pasoview.jpgPaso’s history in winemaking and grape growing goes back to the California mission era and after that many pioneers continued to plant grapes in the region through out the centuries, both 1800’s and 1900’s, but the most successful period has been since the end of the second world war, including the Dusi vineyard plantings that started in 1945 and the dynasty that Dante and Benito build and that Mike and daughter continue today. In fact now for the first time there is a family label, J Dusi Wines that had their premier release with the 2006 vintage. The Dusi Ranch has the feel of the southern Rhone, almost like Chateauneuf-du-Pape with rocky vineyards and “old sisters”, head pruned vines, mostly Zinfandel of course, but there is some other things hidden here too, like some old Carignane that they are looking to bottle on its own at some point. Family history and culture are a big part of what makes Paso Robles such a welcoming region to visit, and almost every winery has family roots and are warm and are sincerely friendly in almost a Midwestern or Southern sort of way with a humble charm that is refreshing. This makes Paso Robles an easy place for new wine drinkers to visit and get an initial taste for many different wines from light and fruity, sweet and serious styles. Young and old are treated very well here and it is a true bargain area to visit that has lots to offer the day traveler and the multi-day visitor with hundreds of wineries and a wonderful selection of reasonable hotels, I stayed at La Bellasera and was very impressed at the service and comforts for the price.

pasovines2.jpgPaso Robles has a vast array of restaurants offering everything from sushi, old school country cooking to cutting edge culinary magic all though are easy to enjoy and casual laid back places with excellent service. I will give huge nod to Artisan, an awesome foodie experience with a local slant to farms and wines, all exceptional quality, a place I will return to many times! Then there is Villa Creek, another place that highlights the local scene and also has a winery, sort of like the Hitching Post, with better food and wine… The whole region is waiting out the economic crisis with hope, enthusiastic passion and undoubted talent. The future is in their hands, and while there are some painful times ahead they are as a region only just scratching the surface of what they can do and achieve. and it is an exciting time for the winemakers and wine lovers alike. The whole community is buzzing here and the togetherness is heartwarming to see, the loyalty, values and earnest nature are very much in the air here in Paso. I want to thank all the wineries and vintners, plus the Paso Robles Wine Association for the candid discussions and their remarkable hospitality that they and the whole wine community showed me over my visit to the area. It was a real pleasure to finally give Paso the attention it surely deserves, again I give thanks to all those that helped make this trip special, way to many people to mention, but to all I owe a great thanks.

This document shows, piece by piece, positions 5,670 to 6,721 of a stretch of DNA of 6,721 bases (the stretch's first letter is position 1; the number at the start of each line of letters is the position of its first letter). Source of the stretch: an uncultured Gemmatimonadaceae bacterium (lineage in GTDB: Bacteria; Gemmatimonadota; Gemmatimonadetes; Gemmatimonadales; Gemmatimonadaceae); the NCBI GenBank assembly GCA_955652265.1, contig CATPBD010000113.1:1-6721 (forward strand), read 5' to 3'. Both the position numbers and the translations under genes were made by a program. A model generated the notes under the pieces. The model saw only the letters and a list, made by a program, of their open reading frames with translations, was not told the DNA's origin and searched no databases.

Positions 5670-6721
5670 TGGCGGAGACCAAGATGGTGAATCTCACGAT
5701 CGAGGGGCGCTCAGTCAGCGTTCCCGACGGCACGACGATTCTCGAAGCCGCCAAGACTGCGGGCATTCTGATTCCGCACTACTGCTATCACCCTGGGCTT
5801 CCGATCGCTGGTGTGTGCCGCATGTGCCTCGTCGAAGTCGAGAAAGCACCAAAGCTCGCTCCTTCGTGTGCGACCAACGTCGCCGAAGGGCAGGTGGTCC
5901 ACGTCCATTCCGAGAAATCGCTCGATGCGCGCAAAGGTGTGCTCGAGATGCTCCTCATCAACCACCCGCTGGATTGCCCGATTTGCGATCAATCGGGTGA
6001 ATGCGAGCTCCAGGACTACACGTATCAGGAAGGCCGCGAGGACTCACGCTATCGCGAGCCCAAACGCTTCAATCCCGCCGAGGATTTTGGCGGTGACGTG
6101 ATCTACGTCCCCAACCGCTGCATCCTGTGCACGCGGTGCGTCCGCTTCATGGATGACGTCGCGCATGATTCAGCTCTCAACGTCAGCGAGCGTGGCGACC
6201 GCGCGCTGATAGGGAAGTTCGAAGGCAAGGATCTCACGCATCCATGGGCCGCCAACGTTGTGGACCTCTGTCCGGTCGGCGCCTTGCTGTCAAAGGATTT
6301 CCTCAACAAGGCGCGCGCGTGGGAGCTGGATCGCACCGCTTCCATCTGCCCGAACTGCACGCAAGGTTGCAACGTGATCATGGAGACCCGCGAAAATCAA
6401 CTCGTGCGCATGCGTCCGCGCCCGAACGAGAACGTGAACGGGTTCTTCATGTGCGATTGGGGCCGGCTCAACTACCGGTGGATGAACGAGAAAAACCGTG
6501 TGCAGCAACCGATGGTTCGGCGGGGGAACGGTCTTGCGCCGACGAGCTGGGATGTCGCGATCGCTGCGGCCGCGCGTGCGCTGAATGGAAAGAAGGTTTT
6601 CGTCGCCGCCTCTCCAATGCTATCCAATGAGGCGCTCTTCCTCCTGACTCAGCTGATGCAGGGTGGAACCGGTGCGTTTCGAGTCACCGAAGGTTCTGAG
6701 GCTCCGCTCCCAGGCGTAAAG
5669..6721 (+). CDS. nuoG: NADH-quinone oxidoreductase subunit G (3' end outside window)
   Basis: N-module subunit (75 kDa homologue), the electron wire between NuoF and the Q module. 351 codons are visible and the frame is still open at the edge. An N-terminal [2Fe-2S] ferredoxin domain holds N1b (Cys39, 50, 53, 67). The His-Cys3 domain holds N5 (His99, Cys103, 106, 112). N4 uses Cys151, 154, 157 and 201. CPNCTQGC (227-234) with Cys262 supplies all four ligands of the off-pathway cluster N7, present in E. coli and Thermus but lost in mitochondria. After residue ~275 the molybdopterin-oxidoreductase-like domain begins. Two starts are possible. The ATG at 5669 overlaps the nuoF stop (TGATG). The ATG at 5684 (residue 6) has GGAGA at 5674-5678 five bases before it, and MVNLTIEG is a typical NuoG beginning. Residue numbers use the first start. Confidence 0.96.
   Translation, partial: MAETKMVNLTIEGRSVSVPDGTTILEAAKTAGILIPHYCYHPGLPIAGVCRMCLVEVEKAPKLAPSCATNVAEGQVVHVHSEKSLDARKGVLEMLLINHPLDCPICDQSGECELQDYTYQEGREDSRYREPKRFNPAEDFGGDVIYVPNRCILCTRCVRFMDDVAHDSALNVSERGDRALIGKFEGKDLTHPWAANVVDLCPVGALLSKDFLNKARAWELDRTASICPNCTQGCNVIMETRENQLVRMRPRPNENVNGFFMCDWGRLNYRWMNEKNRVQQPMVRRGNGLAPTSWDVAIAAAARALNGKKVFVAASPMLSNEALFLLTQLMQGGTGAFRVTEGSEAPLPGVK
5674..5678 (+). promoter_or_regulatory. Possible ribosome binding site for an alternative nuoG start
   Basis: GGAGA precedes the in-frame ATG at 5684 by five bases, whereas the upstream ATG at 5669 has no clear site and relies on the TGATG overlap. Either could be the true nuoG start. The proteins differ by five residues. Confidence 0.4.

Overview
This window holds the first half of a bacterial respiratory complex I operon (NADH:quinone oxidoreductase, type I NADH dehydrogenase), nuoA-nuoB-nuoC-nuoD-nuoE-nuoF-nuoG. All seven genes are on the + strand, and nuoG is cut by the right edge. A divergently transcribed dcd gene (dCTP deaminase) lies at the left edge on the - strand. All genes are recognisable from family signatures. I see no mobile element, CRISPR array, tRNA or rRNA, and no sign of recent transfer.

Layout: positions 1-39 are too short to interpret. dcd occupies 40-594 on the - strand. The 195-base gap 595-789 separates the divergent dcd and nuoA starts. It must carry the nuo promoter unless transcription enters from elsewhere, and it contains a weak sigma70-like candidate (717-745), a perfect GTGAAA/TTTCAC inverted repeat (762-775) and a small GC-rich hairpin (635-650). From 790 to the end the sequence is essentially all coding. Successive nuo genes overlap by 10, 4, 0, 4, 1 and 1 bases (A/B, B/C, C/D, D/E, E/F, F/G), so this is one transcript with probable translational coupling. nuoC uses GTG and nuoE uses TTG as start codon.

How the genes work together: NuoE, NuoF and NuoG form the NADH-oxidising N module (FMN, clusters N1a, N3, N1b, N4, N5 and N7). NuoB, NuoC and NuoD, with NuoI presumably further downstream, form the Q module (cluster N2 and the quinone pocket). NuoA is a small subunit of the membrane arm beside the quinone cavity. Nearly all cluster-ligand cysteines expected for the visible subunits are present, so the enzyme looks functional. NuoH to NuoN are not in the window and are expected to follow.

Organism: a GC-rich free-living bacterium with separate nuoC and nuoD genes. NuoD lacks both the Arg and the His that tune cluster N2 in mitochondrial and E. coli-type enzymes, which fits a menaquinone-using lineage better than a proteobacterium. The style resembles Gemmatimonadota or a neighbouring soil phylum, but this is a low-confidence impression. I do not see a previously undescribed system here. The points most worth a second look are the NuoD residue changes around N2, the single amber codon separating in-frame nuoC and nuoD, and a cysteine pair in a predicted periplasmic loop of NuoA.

PASO WINE

*Wine reviews  to follow